Reach out to others, do not isolate yourself, talk with people who care about you, and if you have not already done so, find a trauma-informed counselor who can help you replace persistent negative thoughts with positive ones. Bridge Counseling’s Merlelynn Harris, M.S., MFT, shares these and other strategies for survivors of Route 91 in this video.
Alice Goldstein, Route 91 Support Group Facilitator
For those impacted by the Route 91 Harvest Festival, October 1, 2017, is a day that forever holds special meaning. Routers tell me that they were having the time of their lives during the weekend of the festival, right up until it turned into running for their lives.
It’s coming up on four years since the weekend of fun and friendship became a night of lives lost, physical injuries, and people forever changed. However, the violence that happened that night does not have to deprive anyone of the right to pursue and enjoy a fulfilling life.
The “Anniversary Effect” and How to Continue Healing
As the date of October 1 approaches, those impacted by the violence at the Harvest Festival may experience a variety of physical and emotional symptoms as well as restlessness and fear. These painful emotions can begin weeks before the annual date.
If you or someone you know was impacted by the mass violence at Route 91, keep in mind that for many, the approaching Remembrance will evoke painful memories. The annual date of the traumatic event can reactivate thoughts and feelings from the actual incident. Many may feel a sense of anxiety, increased stress, grief, sadness, nightmares, frustration, and anger. Others experience insomnia or sleep excessively. Some may know they just feel out of sorts but don’t necessarily make the connection to the date of the trauma.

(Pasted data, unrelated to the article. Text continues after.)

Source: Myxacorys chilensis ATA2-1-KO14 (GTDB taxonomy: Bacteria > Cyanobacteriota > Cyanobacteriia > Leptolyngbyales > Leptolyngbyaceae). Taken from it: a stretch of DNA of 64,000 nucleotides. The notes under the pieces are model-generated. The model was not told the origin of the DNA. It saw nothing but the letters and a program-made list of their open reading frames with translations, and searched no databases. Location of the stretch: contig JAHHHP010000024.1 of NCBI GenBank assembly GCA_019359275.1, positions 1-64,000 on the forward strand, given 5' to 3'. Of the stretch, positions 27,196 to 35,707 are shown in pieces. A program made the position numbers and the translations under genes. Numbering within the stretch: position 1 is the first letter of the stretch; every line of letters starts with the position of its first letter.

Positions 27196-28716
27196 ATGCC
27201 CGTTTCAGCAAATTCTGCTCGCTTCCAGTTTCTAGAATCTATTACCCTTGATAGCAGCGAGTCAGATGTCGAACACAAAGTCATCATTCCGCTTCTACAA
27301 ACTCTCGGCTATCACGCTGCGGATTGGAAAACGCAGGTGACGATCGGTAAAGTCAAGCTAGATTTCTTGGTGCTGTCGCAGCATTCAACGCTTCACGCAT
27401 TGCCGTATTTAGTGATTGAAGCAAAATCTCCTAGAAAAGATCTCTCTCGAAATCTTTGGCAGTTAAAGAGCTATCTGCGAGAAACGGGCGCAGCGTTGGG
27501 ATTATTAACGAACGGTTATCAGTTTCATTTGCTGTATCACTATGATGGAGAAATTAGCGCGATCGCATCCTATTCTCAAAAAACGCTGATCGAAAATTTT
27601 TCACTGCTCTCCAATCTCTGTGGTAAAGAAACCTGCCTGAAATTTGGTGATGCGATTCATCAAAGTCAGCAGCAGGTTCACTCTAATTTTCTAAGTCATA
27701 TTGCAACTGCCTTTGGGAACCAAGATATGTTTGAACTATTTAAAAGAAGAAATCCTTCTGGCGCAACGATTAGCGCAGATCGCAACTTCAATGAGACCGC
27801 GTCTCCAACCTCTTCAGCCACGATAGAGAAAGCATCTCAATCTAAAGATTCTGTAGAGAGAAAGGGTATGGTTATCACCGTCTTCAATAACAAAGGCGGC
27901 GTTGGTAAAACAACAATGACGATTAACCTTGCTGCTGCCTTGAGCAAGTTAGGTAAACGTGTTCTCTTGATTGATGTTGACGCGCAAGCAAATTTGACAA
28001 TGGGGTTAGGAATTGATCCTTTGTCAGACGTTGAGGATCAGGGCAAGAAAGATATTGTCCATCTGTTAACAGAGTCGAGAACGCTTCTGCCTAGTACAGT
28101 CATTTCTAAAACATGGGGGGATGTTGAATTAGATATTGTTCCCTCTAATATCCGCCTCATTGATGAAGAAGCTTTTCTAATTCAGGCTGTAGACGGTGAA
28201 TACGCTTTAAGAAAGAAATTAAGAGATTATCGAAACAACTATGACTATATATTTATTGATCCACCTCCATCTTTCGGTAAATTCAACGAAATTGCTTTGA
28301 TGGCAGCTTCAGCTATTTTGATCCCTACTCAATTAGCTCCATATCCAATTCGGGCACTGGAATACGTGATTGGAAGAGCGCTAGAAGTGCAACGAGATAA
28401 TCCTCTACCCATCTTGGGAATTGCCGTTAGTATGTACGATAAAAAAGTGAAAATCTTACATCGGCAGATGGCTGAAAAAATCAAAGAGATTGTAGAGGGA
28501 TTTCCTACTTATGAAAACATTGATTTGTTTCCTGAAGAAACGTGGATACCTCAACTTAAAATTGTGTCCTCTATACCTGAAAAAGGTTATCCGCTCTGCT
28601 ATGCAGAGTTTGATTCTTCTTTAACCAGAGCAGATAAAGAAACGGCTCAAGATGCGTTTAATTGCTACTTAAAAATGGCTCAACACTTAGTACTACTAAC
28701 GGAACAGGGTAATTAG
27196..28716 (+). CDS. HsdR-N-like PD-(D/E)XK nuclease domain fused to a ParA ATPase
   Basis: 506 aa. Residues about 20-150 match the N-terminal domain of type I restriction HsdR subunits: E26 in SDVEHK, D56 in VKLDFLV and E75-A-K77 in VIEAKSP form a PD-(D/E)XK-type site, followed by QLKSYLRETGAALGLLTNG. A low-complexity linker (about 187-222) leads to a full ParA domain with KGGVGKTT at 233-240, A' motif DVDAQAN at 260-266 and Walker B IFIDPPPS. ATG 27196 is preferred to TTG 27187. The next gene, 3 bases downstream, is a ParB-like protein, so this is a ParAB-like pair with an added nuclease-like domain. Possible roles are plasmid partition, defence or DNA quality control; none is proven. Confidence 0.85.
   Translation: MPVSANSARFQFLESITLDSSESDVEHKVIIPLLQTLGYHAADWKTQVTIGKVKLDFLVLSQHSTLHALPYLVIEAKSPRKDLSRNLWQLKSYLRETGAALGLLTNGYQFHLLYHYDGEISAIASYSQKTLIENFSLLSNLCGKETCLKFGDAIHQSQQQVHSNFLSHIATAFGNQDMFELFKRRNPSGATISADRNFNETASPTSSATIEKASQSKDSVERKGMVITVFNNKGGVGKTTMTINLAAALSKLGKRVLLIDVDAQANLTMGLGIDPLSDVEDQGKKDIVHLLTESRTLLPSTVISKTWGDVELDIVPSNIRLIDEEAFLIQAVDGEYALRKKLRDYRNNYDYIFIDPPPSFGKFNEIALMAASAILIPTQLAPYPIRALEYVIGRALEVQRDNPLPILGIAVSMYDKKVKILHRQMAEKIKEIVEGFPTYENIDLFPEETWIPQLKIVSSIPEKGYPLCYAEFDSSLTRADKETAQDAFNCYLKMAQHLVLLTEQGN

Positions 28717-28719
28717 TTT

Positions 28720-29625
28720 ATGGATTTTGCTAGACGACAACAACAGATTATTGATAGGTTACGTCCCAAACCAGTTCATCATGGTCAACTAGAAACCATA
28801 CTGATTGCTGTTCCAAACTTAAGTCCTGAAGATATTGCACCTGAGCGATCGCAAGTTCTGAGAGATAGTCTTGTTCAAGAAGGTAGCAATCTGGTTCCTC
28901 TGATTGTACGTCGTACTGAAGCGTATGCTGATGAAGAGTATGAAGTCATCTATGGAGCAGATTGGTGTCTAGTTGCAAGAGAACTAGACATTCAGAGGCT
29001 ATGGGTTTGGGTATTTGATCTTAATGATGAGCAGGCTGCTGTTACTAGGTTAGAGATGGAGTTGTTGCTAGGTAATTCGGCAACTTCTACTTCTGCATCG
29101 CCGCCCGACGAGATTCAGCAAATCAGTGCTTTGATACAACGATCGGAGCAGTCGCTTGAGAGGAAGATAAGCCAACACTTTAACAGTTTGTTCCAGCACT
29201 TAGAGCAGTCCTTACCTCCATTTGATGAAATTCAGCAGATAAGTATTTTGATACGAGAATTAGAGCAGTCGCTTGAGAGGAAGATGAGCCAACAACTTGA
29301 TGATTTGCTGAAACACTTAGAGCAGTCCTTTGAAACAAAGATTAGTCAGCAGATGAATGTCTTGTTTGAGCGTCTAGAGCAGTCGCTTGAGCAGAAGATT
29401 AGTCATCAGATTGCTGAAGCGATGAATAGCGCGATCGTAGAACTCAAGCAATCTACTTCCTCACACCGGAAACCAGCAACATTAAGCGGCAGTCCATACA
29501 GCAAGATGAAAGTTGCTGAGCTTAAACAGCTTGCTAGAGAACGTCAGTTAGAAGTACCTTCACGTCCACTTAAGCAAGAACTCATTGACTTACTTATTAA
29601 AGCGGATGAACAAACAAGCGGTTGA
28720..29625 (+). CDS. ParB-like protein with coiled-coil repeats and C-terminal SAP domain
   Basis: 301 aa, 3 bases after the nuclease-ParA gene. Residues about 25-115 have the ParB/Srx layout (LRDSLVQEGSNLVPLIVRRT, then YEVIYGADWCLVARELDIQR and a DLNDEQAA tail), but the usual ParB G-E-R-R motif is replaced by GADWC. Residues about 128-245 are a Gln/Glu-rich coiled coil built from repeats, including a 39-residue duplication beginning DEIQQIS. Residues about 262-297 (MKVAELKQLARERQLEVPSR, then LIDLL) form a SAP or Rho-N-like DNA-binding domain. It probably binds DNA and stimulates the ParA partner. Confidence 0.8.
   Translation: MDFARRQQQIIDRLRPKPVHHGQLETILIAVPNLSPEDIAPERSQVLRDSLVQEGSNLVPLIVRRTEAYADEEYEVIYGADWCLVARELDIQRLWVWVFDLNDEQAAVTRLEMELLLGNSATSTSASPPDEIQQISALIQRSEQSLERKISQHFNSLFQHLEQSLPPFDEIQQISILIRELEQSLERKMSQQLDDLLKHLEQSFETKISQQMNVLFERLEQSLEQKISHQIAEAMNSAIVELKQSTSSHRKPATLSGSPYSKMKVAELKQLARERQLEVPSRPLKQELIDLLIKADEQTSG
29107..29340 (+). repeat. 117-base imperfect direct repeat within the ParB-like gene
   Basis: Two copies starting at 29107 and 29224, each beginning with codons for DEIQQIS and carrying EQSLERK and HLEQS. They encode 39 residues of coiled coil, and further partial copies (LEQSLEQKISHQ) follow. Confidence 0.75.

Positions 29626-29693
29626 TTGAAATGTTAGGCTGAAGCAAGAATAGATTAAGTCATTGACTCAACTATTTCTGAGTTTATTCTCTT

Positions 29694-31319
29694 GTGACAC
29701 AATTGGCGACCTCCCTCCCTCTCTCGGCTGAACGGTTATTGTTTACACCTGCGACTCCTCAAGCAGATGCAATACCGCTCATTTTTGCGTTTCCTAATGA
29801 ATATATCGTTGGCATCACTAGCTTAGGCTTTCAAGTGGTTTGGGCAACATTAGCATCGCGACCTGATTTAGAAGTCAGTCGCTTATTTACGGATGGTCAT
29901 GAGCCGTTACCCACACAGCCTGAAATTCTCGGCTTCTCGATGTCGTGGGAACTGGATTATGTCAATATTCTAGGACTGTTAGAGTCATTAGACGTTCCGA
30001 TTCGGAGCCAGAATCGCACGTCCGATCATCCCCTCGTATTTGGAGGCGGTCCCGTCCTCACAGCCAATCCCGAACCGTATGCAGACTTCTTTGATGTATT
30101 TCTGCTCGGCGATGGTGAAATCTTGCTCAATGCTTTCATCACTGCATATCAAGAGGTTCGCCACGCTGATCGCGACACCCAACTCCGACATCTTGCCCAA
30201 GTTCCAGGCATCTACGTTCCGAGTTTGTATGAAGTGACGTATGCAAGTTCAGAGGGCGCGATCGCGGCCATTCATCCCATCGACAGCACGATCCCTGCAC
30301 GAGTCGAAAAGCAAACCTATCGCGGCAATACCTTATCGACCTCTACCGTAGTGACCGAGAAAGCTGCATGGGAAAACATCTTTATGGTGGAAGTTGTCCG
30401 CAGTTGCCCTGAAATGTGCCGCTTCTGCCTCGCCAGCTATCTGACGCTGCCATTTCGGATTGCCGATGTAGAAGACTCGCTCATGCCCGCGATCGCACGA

If you are feeling these things, please know you aren’t alone. Some therapists refer to the automatic reactivation of feelings of a trauma anniversary as the “Anniversary Effect.”
Although the Anniversary Effect is a completely normal automatic response, many aren’t aware that these emotions are activated by the approaching remembrance date and may become discouraged, as if they’re going backward with their healing. However, experiencing the emotions that come up at this time can actually be a part of the normal course of healing and an indication of remaining remnants of the trauma that a professional can help you process.
A Day of Remembrance
Everyone experiences the anniversary of the trauma in their own way. That’s normal. What’s important is to find a way to process the trauma that helps you heal. If you find that you have a difficult time doing things you enjoy, this may be an indication of feeling guilt that you survived when someone else did not. This is a type of grief that a counselor can help you process.
Whether you’re at the point of your journey where you want to commemorate October 1, need to re-engage in some healthy coping strategies, or both, there are activities that you can do in the weeks prior to and on October 1 to further your healing.
Be kind to yourself. Schedule time for yourself where you can reflect without being rushed. Journaling or a creative form of expression may be beneficial. Your feelings are valid and it’s good for you to process them in a safe way.